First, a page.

it's the most wonderful time of the year . . .

Let's get straight to the point. The holidays can be an emotional time for many of us.  Each year I think to myself: Jennie. You've made some much progress this year in feeling the way you want to feel! You are more aware of your emotions, you are managing your stress and you aren't as reactive as you've been in the past. You're going to be fine at Christmas. You've got this.

Inevitably something minor and rather silly takes place, like someone making a joke about my vegetarian diet or my choices around alternative healing. Or I tease someone and they are offended, launching me into a defensive outburst worthy of a team sport.

Last year I made a list of how I was going to take more responsibility in managing my emotions and reactions around the holidays. You can read that post here.

Here are a few suggestions that I will invest in to help keep me to be my best Self:

Morning practice (sadhana)
My morning practice is varied and can include everything from dance, yoga, writing, tea and meditation. This time of day is pretty sacred. I love the quiet and the quality of the light. I love how the world still seems asleep and the whole day lies ahead. I love how I feel during this time of day, because it's the time of day when I know that for 10-60 minutes I will feel like my best Self. Making and taking time and space for my sadhana practice is a priority for me. When I practice in the morning I feel more ease, more softness, more creative, more generous, more intuitive and more motivated. This one is a non-negotiable for me.

Easing off on the booze
I recently chose to stop drinking for a month to explore what the experience would be like. In general, I'm sleeping better, am more patient, less angry, have way more clarity, have more energy and feel lighter both energetically and physically. One of the big things I've noticed is that I'm far less emotional. I'm less reactive to situations or comments and am quicker at noticing the negative self talk that creeps up. I feel more even keeled, grounded and at ease. I am easily triggered over the holidays and can get very defensive. My hope is that if I'm more aware of how much I'm drinking, that I will be able to take a moment before speaking or reacting and checking in on whether what I'm about to say is kind and/or necessary.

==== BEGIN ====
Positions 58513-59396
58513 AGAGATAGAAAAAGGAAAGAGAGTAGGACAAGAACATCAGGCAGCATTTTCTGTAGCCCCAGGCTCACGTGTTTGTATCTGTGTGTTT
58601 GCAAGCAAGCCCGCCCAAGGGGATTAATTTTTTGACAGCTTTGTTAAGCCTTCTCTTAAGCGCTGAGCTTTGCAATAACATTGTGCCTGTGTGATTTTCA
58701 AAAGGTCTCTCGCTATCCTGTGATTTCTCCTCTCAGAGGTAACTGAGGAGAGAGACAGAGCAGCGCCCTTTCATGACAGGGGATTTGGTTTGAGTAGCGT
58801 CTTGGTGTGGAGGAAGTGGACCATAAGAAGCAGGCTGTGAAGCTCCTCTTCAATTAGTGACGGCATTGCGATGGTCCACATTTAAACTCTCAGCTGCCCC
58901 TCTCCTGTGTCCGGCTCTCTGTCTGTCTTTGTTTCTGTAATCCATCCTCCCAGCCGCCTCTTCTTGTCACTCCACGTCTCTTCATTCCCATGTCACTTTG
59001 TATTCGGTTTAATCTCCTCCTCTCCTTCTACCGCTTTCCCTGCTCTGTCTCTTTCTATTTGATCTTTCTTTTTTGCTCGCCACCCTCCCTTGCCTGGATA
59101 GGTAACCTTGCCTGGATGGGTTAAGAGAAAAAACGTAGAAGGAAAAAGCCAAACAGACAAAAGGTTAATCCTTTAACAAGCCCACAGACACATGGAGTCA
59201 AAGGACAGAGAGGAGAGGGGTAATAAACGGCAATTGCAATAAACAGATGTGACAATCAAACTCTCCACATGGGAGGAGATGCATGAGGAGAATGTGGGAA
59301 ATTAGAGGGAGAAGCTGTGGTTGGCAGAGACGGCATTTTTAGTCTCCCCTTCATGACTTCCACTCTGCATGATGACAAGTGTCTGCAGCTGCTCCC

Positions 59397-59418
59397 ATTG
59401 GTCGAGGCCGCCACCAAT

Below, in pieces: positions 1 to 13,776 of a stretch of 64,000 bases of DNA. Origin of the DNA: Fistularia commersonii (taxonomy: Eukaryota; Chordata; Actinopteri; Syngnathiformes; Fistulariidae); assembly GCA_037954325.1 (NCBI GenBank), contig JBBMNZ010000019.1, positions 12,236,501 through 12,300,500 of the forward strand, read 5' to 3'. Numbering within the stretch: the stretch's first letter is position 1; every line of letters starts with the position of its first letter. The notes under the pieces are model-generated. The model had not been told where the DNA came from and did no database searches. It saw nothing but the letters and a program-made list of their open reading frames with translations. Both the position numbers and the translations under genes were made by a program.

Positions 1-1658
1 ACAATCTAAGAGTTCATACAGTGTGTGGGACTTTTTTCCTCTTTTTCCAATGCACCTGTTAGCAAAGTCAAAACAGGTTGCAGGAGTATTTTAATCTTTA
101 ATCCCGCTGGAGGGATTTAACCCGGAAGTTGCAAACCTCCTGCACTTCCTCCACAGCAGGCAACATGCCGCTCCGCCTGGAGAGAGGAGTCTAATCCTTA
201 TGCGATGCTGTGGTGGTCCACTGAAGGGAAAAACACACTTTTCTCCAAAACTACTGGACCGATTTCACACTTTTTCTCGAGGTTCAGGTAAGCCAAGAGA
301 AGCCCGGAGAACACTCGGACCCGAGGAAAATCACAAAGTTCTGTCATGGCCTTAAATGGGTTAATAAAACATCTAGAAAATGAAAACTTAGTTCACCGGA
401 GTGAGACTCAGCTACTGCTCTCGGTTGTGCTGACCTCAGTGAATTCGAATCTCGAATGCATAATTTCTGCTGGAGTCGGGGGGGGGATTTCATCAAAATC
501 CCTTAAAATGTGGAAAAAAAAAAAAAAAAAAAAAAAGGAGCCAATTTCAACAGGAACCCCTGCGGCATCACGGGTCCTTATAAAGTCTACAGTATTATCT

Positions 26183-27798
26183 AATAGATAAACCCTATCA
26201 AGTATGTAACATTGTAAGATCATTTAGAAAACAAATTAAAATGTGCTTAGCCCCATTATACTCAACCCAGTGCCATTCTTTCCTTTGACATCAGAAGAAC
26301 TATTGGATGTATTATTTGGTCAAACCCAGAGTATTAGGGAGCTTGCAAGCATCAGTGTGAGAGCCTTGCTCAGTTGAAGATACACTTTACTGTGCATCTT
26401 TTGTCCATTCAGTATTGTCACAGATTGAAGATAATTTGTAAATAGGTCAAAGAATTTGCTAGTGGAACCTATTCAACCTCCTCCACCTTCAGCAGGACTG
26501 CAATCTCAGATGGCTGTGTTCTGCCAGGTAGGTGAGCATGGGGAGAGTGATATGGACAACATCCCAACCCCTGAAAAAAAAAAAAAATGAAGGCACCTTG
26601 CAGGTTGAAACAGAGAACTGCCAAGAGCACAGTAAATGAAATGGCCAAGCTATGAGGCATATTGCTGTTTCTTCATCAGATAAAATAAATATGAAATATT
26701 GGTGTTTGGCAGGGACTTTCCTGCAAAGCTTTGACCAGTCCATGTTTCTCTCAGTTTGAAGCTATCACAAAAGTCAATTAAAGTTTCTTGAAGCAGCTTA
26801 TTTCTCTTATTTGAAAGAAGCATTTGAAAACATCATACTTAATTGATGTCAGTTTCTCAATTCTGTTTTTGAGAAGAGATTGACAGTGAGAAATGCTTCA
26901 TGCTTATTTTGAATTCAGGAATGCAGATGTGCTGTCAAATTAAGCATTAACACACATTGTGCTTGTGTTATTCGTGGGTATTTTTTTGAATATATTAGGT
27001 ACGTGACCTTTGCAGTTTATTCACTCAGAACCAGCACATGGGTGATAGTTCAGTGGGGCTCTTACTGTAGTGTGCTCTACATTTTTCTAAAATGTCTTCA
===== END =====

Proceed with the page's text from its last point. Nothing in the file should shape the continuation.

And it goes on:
Time outside
My dog and I walk everyday, sometimes a few times a day. Being outside with her is some of the best therapy available. The fresh air, moving my body and seeing her enjoying herself bring me a great deal of pleasure. Committing to taking time each day to get out for an hour or two is vital to my brain health and physical health. And ultimately, that's in everyone's best interest.

Taking time for myself
I tend to get FOMO when I'm with my family. In part I feel like we should be doing everything together, and the other part is that I just really like these people. They are funny and generous and tell good stories. (We are never short on stories). All of that time together can be a lot, and I recharge best when I can take some alone time. Whether it's reading, napping, walking or writing, I know that choosing to spend some time alone will ultimately make time together easier for the people I love.

I'm curious to know what you do during the holidays to ensure that you are able to be your best Self? Are there some practices that are tried and true? If so, I would love to hear a few of your favourites.

Jennie AlexisComment